The title game of this book is the simple one where two players start with a rectangular grid of dots. They take turns connecting two adjacent dots using either a horizontal or vertical line. If the line closes a square, the player initials it and then connects two additional dots. The player with the most initialed squares at the end wins the game. There are several games that are mathematically equivalent, which makes the explanations even more interesting.
Like so many other games, the rules are simple, effective strategies for improved play are available and easy to understand, but a complete analysis is elusive and may be all but combinatorially impossible. Of course, this is what keeps our interest.
Many problems with solutions are presented with some currently unsolved situations listed at the end. While the book is interesting, the lack of detailed explanations of at least some of the solutions would have done a great deal to improve the quality of the book. Games like this have strategies that can be subtle to say the least and I found it difficult to justify the moves that the author put forward as the appropriate strategy. However, this is not to say that I ultimately found the move to be incorrect.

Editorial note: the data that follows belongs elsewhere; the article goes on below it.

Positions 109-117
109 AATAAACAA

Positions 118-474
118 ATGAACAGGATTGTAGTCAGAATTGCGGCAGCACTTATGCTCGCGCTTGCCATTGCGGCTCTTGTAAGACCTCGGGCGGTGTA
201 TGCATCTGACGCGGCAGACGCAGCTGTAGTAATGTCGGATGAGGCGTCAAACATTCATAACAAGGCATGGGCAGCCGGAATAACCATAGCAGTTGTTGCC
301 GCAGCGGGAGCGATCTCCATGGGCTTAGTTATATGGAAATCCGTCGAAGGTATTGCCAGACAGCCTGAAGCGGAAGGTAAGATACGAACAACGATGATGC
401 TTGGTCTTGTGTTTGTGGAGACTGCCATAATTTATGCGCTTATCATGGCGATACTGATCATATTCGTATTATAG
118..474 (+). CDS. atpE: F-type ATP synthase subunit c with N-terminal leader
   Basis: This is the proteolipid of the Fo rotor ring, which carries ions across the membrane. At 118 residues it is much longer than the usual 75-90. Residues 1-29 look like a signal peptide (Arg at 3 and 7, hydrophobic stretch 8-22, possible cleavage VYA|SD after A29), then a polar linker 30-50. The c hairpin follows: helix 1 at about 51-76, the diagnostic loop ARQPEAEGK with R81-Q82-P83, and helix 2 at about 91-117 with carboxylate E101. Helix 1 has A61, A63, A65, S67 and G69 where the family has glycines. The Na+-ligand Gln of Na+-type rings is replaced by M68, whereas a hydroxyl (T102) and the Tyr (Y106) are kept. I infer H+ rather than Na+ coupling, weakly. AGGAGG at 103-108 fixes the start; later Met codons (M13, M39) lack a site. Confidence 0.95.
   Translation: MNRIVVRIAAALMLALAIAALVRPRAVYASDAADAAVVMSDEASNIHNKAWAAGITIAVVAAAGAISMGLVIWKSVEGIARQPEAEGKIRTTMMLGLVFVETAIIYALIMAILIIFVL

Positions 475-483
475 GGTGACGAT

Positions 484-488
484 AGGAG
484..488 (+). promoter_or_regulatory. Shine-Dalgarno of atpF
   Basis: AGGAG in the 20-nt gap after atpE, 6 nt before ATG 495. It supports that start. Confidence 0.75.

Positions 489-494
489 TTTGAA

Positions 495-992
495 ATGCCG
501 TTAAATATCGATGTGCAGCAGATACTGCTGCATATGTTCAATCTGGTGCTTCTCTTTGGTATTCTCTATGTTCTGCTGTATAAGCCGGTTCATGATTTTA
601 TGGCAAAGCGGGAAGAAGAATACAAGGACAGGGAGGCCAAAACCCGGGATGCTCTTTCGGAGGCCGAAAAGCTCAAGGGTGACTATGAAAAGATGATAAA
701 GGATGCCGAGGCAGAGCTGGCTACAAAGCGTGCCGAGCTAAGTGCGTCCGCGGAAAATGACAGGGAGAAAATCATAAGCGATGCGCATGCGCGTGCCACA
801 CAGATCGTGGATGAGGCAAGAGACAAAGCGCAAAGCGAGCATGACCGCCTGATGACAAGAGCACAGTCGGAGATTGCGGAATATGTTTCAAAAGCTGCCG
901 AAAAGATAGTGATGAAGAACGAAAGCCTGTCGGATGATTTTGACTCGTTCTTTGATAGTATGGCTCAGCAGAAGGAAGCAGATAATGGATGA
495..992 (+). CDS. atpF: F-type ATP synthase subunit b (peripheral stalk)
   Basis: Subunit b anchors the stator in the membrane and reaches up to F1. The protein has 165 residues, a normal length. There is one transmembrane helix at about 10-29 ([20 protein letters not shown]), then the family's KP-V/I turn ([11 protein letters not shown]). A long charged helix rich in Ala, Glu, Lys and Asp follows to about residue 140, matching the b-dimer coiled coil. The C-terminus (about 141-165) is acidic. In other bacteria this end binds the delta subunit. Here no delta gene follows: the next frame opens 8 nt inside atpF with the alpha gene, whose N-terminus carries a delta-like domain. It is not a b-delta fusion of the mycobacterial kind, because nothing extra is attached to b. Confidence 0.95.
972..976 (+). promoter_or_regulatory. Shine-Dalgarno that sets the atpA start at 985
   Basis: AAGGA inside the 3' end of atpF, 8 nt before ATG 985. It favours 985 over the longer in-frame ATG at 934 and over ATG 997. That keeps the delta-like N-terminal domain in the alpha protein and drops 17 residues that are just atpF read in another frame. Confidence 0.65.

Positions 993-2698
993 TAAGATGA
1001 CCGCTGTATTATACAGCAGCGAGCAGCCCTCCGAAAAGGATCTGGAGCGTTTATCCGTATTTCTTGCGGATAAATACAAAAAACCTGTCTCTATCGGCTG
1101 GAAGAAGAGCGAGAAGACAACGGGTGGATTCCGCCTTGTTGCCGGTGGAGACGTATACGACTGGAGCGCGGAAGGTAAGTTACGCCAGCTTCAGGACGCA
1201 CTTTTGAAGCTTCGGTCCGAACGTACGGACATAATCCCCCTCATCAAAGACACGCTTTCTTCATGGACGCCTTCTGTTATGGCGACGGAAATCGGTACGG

Humans are creatures that require games and play. The best all seem to be the ones with simple rules and complex or impossible strategies. The games described in this book are fun to play and the explanations of basic strategies are easy to understand. If this type of game interests you, then you will find the book enjoyable.
Published in Journal of Recreational Mathematics, reprinted with permission.